Des Peres–City of Flowers
(This article was first published in The Gateway Gardener October 2008 issue)
By Robert Weaver
Long before airplanes and refrigeration made it possible to ship cut flowers from halfway around the world, people in the St. Louis area enjoyed the beauty of cut flowers grown right here. And Des Peres was one of the largest centers for cut flower production in the area.
Early German immigrants settled the area now known as Des Peres in the late 19th Century, purchasing large tracts of land sold off by the U.S. government. These European immigrants brought with them a love of flowers, and many turned their farming skills toward growing flowers for the cut flower trade. By the dawn of the 20th Century, there were approximately 8 acres of greenhouses blanketing the area within the current city limits.
A truck farmer, William August Meier built the first greenhouses in the area in 1904, and his sons, William J. and Charles, followed his lead, purchasing nearby land and starting their own greenhouse businesses. Included among Charles’ greenhouses were two he acquired from the 1904 World’s Fair horticulture exhibit.
The Meier’s exited the business in the early ‘30s, and several families took over their greenhouse operations, many of which are still operating today. Brothers John and George Tomasovic purchased Charles Meier’s greenhouses in 1931, including the World’s Fair buildings, and became famous for their prize-winning carnations, also growing a variety of other cut flowers for sale at the St. Louis Flower Market. In 1969, John Tomasovic Sr. took over the business, and today, his son John L. Tomasovic Jr. and his wife Beth continue to manage the wholesale operation of what they claim is now Des Peres oldest continuously operating business.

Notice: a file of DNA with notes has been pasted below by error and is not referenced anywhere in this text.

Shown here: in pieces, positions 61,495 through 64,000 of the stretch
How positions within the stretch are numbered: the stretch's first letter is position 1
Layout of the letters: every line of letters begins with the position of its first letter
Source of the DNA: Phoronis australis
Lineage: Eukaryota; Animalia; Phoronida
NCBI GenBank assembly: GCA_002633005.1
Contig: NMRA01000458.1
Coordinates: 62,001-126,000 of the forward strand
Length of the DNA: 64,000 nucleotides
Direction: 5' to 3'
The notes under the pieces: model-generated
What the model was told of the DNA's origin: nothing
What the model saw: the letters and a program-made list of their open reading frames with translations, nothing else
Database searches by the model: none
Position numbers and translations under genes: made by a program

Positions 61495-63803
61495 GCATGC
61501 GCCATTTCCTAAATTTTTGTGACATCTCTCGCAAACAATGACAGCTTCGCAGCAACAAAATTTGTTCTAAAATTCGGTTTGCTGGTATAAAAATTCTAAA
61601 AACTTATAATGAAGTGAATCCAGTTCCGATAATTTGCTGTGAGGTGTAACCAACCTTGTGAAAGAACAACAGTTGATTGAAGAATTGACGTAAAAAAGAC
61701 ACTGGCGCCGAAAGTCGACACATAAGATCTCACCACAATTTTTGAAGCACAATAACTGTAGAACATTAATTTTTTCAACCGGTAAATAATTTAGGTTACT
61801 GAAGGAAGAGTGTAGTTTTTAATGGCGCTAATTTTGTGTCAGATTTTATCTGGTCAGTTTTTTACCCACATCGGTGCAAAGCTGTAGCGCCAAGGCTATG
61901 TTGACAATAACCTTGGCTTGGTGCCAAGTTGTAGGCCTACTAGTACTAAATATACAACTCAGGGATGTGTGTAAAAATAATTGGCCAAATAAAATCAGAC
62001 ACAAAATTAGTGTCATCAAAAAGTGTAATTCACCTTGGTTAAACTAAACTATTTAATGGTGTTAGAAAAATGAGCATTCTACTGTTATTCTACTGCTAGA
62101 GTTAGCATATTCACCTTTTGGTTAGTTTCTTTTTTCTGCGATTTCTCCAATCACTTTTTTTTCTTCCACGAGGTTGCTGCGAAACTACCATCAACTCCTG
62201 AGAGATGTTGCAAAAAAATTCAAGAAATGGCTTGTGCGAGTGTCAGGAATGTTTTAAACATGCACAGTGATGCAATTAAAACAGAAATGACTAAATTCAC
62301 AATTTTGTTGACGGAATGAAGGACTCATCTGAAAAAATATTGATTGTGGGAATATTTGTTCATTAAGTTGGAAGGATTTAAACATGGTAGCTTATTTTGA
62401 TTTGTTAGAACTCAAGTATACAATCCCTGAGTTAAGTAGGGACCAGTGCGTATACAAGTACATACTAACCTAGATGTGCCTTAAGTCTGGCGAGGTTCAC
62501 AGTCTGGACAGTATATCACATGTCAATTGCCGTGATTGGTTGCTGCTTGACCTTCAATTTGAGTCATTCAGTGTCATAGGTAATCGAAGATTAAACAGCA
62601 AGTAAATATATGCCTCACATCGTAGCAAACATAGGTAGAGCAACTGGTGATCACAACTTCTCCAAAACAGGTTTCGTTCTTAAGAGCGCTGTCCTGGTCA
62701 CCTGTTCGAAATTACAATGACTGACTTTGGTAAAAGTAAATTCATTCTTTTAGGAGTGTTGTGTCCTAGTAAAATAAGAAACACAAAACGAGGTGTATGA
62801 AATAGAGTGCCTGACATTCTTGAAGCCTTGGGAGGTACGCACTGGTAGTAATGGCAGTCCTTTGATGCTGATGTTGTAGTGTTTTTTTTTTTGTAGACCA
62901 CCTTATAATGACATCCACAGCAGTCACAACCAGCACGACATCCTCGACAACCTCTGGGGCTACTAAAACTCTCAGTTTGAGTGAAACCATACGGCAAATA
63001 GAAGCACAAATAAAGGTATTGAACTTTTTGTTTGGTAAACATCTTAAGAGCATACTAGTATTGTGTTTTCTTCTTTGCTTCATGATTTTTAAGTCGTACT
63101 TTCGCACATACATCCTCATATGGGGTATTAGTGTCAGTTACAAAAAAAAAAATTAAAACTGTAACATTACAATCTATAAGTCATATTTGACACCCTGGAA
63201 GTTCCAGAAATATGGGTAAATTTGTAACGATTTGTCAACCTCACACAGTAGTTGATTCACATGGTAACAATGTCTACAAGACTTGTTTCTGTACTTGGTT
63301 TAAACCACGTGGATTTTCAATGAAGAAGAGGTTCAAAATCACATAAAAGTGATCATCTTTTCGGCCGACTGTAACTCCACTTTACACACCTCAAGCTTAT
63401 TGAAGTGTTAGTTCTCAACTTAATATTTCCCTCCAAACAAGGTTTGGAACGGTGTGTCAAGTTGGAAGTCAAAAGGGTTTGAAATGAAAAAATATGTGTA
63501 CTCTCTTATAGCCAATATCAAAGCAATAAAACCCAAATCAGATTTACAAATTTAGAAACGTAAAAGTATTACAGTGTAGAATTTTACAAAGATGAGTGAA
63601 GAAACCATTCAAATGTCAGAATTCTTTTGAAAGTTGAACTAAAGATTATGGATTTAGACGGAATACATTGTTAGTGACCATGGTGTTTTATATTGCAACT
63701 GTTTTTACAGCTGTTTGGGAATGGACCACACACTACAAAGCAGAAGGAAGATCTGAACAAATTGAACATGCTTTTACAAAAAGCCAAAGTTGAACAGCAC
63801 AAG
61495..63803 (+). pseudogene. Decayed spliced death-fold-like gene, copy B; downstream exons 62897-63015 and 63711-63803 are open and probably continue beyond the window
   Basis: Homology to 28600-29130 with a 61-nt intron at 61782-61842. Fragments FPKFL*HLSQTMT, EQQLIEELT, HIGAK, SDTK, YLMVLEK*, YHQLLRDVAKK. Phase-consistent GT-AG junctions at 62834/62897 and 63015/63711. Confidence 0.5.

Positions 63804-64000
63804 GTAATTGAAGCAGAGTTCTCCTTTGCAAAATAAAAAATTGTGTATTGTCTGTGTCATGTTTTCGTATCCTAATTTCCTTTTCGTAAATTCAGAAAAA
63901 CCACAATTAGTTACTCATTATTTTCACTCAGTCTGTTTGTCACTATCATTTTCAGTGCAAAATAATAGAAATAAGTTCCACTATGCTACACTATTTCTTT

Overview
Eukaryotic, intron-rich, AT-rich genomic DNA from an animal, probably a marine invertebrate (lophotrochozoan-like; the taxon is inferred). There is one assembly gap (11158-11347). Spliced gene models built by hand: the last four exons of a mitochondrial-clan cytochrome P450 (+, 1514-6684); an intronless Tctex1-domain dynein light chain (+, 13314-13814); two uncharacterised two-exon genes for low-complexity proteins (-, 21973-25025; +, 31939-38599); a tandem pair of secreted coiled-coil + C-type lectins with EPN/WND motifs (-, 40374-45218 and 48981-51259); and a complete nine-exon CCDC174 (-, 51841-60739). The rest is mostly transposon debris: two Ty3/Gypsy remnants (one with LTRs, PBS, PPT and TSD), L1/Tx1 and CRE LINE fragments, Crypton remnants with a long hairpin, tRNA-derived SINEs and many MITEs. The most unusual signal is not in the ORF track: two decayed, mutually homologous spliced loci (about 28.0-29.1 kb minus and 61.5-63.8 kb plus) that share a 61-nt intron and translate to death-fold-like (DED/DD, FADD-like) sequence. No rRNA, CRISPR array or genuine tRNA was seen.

In 1947, brothers Harold and Herbert Ahner acquired some of the Meier’s greenhouses, and continued the family tradition of growing carnations, mums and snapdragons (their father had also been growing flowers in Kirkwood since 1906). In the 1960s, when cut flower production started receiving competition from South America, the Ahners moved production to potted plants, and today, Harold’s son and daughter, Rich Ahner and Pat Ahner Wurst continue to grow their business at Ahner’s Garden and Gifts.
Some businesses that followed in the Meier footsteps have been lost to suburban progress. Louis Ellebrecht, and later Gottleib Eime, took over part of the Meier’s operations, and the greenhouse/florist business they operated subsequently disappeared with the development of a shopping plaza. Another, Philip J. Goebel, became one of the largest growers in the state, and developed and patented the acclaimed ‘Fire Chief’ carnation, before selling his property in 1960 for retail development.
A couple other historic Des Peres operations are still going strong, though. Brothers Joseph and George Deutschmann each set up greenhouse businesses in the early 1900s. While some of the Deutschmann greenhouses have been lost to retail and residential development, the family still operates their retail florist and seasonal potted plant business in Des Peres. And while William Ecklemann’s family no longer runs the greenhouse business off Ballas Road that bore his name and had a reputation for wonderful asparagus, Eckelmann Lane is still home to Jost Greenhouses, family-owned wholesale producers of perennials, woody ornamentals, tree liners and field trees, plus a growing specialty in plant production for green roof technology.
Though perhaps a shadow of its past, Des Peres can still lay claim as “The City of Flowers.”
Sources: www.desperesmo.org, www.tomasovics.com, jostgreenhouses.com, www.ahners.com, St. Louis Post-Dispatch, 2/10/97.
Editor’s update 2011: The Deutschmann operation went out of business in spring 2011, and the Ahner’s recently (Sept. 2011) announced plans to close their business.
Robert Weaver is editor and owner of The Gateway Gardener magazine.